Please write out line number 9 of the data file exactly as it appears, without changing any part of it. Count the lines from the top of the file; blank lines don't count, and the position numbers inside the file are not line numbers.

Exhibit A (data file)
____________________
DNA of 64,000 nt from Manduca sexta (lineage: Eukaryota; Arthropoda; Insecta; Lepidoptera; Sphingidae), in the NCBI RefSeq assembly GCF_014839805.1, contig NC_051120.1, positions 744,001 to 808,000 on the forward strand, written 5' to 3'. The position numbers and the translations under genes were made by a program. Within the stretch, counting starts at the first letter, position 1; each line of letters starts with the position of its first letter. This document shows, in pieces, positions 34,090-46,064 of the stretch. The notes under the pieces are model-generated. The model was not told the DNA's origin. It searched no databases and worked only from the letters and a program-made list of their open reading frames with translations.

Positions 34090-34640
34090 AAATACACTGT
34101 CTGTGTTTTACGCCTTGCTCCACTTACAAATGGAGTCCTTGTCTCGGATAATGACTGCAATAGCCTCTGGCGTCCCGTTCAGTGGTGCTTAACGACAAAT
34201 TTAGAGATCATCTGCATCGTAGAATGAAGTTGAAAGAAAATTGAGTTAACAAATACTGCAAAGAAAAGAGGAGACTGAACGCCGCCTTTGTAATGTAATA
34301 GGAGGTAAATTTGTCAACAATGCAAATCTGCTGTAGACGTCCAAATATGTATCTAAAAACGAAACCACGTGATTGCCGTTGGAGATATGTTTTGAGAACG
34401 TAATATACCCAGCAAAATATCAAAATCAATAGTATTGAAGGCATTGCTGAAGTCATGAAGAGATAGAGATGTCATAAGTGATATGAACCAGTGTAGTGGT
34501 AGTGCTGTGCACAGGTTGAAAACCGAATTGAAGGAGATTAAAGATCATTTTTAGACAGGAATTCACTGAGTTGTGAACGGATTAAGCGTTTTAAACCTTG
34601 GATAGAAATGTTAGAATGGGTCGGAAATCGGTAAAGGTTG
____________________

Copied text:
34601 GATAGAAATGTTAGAATGGGTCGGAAATCGGTAAAGGTTG